Even though the NRC granted a 20-year life extension to the Kewaunee Power Station in Wisconsin, its owner decided to shutter the plant anyway. This is just one of several recent industry moves that show nuclear power has entered a new phase in the United States—“one in which market forces challenge the economic viability even of existing nuclear plants, while making new reactors hopelessly unattractive as investments,” Bradford writes. In this new phase, some operating nuclear plants will be unable to compete with the cheaper power produced by coal, gas, and renewable sources. Financial markets will continue to shy away from funding new nuclear plants. And, Bradford writes, as existing reactors run out their licensed lifetimes, nuclear power will, likely, simply … disappear. “Absent an extremely large injection of government funding or further life extensions, the reactors currently operating are going to end their licensed lifetimes between now and the late 2050s,” he concludes. “They will become part of an economics-driven US nuclear phase-out a couple of decades behind the government-led nuclear exit in Germany.”
Sharon Squassoni, a nonproliferation expert at the Center for Strategic and International Studies, also uses a “slow slide into irrelevance” as the starting point for her analysis, “The limited national security implications of civilian nuclear decline.” She writes that proponents of nuclear power have argued that the gradual US phase-out now seemingly underway would hurt national security, reducing America’s influence over other countries in regard to nuclear nonproliferation; they argue that the government should therefore intervene to help civilian nuclear power survive.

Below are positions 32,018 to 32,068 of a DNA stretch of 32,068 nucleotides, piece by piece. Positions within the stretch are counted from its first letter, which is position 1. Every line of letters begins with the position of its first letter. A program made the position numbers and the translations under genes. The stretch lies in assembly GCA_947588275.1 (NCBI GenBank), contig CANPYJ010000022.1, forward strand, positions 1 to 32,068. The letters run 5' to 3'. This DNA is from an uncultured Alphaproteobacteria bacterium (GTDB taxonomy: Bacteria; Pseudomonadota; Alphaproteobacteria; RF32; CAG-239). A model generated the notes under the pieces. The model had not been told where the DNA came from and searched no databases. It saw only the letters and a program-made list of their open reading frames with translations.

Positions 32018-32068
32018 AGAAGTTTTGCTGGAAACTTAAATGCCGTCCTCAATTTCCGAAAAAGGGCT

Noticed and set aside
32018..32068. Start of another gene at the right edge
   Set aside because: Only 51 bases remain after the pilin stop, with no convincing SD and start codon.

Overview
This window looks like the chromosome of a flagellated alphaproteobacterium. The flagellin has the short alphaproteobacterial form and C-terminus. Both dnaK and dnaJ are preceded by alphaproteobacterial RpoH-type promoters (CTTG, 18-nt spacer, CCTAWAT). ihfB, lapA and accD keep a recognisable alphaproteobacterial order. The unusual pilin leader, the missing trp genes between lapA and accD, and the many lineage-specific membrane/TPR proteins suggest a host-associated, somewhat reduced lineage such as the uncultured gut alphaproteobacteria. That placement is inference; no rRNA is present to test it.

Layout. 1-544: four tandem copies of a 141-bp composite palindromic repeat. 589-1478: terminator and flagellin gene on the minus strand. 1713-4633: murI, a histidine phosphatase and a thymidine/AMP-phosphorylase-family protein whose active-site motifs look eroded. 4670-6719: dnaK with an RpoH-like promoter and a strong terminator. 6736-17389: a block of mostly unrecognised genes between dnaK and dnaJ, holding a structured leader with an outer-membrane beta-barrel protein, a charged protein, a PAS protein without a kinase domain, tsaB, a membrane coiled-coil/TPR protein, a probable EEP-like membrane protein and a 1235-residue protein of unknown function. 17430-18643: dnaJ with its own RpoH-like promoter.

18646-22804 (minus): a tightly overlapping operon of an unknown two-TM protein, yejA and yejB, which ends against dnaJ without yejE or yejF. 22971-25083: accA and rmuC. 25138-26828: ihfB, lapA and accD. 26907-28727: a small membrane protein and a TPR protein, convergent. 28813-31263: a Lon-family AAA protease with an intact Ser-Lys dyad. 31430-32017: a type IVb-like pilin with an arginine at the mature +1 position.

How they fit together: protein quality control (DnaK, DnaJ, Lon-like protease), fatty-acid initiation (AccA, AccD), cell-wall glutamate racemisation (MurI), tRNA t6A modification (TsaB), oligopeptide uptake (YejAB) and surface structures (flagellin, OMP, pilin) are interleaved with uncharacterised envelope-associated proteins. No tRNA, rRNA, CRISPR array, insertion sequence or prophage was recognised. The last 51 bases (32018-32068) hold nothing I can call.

But a US nuclear exit will have relatively minor international implications, Squassoni writes, and any governmental attempt to buoy the US commercial nuclear industry for national security reasons runs the risk of blurring the distinction between civilian and military nuclear programs—and undermining public backing for both.
Because economics drives long-term decisions about energy, the Bulletin asked leading researchers from two notable institutions to analyze the entwined economic and environmental impacts of a decision to phase out the US nuclear power industry. The assignment was, quite deliberately, open-ended and loosely defined. It was meant to elicit deep but not necessarily parallel analyses of the broad range of factual data policy makers would have to consider if they were to reassess the future of the commercial nuclear power industry.
Henry D. Jacoby and Sergey Paltsev have played leading roles in MIT’s prestigious Joint Program on the Science and Policy of Global Change. Using the authoritative MIT Emissions Prediction and Policy Analysis model and other relevant data, they analyzed three scenarios: one in which the United States does not pursue a nuclear exit, essentially sustaining the current nuclear power system until mid-century; a second in which the government freezes nuclear licensing, leading to a phase-out in 2048; and a final scenario in which the government forces a nuclear exit by 2030.